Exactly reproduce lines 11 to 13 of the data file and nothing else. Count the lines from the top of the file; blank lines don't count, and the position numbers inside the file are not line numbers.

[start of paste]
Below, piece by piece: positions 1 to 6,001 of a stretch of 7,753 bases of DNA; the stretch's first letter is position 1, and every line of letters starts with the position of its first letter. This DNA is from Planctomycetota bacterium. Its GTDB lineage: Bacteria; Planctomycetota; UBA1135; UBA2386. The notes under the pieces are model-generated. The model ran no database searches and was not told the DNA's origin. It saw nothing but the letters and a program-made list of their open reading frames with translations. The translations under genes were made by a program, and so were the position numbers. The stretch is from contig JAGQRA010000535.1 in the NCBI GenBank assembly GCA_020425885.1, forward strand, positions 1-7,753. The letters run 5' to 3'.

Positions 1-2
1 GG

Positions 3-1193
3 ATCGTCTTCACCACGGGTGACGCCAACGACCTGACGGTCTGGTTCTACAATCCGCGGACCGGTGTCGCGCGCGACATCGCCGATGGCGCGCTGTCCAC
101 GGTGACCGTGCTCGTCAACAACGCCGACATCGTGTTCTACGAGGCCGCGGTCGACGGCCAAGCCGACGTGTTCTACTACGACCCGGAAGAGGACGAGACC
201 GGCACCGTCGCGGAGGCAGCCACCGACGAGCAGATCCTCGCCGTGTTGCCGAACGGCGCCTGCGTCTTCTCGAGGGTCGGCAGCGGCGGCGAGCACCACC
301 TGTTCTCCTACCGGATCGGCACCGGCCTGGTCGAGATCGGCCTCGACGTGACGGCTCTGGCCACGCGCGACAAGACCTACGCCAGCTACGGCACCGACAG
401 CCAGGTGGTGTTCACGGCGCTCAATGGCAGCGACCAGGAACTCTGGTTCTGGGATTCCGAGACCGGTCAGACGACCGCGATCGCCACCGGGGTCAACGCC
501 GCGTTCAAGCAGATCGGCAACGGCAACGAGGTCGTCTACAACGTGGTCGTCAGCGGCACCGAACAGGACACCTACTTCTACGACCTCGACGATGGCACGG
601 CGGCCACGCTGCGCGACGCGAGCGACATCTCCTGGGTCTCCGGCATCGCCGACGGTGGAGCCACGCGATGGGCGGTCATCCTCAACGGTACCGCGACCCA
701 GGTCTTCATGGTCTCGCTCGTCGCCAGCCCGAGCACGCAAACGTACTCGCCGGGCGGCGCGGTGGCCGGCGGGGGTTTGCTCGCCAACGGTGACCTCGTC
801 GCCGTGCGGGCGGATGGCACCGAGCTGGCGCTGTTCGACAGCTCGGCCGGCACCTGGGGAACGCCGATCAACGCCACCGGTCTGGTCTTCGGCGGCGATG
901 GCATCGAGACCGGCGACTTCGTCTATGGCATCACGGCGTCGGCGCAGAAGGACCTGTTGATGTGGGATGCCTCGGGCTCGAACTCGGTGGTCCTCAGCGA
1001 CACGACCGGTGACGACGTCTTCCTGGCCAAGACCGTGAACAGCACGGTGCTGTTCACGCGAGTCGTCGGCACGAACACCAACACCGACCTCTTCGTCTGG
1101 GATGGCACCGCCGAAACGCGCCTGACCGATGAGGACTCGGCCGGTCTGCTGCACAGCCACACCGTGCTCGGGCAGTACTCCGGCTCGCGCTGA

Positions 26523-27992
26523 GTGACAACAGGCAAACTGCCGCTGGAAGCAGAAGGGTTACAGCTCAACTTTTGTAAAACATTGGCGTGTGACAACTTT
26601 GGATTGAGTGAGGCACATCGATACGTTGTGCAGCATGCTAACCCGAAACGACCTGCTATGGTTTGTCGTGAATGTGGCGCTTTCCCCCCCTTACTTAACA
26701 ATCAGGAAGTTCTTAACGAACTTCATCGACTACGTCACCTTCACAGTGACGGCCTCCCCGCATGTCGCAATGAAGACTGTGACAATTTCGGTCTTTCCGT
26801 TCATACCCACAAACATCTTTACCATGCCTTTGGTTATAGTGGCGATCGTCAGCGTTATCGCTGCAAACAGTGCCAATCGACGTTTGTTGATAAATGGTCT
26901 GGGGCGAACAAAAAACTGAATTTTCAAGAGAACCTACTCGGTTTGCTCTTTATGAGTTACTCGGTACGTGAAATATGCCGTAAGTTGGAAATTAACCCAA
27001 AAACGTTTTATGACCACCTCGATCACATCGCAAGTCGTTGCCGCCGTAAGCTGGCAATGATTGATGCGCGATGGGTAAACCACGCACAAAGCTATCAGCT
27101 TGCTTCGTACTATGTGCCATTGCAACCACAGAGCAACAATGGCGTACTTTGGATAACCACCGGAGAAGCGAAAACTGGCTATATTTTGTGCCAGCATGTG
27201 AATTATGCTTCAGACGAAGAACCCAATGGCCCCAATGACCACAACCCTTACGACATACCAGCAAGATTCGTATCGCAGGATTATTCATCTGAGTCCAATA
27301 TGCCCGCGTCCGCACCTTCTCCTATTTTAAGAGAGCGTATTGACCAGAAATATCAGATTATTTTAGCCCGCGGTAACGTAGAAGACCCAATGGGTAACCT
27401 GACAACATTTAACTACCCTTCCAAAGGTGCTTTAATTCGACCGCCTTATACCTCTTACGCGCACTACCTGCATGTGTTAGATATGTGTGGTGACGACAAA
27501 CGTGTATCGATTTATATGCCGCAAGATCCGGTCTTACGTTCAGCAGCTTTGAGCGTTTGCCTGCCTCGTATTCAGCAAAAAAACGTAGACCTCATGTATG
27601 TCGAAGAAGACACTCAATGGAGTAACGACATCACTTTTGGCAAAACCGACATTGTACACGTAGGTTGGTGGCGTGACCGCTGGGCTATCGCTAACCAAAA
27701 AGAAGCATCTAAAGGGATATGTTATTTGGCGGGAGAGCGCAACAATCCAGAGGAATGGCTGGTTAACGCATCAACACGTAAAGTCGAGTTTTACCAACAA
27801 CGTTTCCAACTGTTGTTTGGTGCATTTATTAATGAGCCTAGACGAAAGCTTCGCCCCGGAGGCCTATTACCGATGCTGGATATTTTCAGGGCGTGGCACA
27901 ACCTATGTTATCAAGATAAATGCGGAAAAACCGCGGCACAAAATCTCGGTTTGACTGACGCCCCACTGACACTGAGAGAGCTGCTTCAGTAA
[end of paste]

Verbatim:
601 CGGCCACGCTGCGCGACGCGAGCGACATCTCCTGGGTCTCCGGCATCGCCGACGGTGGAGCCACGCGATGGGCGGTCATCCTCAACGGTACCGCGACCCA
701 GGTCTTCATGGTCTCGCTCGTCGCCAGCCCGAGCACGCAAACGTACTCGCCGGGCGGCGCGGTGGCCGGCGGGGGTTTGCTCGCCAACGGTGACCTCGTC
801 GCCGTGCGGGCGGATGGCACCGAGCTGGCGCTGTTCGACAGCTCGGCCGGCACCTGGGGAACGCCGATCAACGCCACCGGTCTGGTCTTCGGCGGCGATG